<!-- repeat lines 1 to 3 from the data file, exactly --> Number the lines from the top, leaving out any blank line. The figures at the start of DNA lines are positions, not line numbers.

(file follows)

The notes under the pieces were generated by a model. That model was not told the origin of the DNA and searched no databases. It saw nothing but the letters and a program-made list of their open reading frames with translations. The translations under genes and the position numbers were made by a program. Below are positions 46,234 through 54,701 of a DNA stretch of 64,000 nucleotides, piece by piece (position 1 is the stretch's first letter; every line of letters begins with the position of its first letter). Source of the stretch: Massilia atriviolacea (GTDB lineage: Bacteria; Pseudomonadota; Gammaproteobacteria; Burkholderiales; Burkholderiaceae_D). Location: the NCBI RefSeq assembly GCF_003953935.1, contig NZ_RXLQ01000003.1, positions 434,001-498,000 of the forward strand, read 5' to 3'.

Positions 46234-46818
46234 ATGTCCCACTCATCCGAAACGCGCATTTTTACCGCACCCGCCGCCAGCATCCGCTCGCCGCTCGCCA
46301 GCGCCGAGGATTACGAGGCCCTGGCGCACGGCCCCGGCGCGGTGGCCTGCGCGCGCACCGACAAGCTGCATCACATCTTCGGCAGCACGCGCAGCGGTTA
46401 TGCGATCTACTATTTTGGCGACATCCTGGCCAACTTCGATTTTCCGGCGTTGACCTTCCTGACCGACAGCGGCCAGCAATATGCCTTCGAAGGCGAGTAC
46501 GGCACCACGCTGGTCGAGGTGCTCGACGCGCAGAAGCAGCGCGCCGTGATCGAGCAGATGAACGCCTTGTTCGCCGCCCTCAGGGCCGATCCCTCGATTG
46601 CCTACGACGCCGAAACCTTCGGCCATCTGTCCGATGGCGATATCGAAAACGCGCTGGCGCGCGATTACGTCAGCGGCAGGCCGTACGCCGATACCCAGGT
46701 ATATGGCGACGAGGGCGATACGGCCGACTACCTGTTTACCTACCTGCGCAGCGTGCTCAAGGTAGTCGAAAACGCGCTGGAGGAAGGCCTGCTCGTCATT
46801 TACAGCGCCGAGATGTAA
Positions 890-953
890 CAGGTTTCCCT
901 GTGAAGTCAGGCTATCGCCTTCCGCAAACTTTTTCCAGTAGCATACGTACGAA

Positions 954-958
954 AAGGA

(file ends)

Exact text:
The notes under the pieces were generated by a model. That model was not told the origin of the DNA and searched no databases. It saw nothing but the letters and a program-made list of their open reading frames with translations. The translations under genes and the position numbers were made by a program. Below are positions 46,234 through 54,701 of a DNA stretch of 64,000 nucleotides, piece by piece (position 1 is the stretch's first letter; every line of letters begins with the position of its first letter). Source of the stretch: Massilia atriviolacea (GTDB lineage: Bacteria; Pseudomonadota; Gammaproteobacteria; Burkholderiales; Burkholderiaceae_D). Location: the NCBI RefSeq assembly GCF_003953935.1, contig NZ_RXLQ01000003.1, positions 434,001-498,000 of the forward strand, read 5' to 3'.

Positions 46234-46818
46234 ATGTCCCACTCATCCGAAACGCGCATTTTTACCGCACCCGCCGCCAGCATCCGCTCGCCGCTCGCCA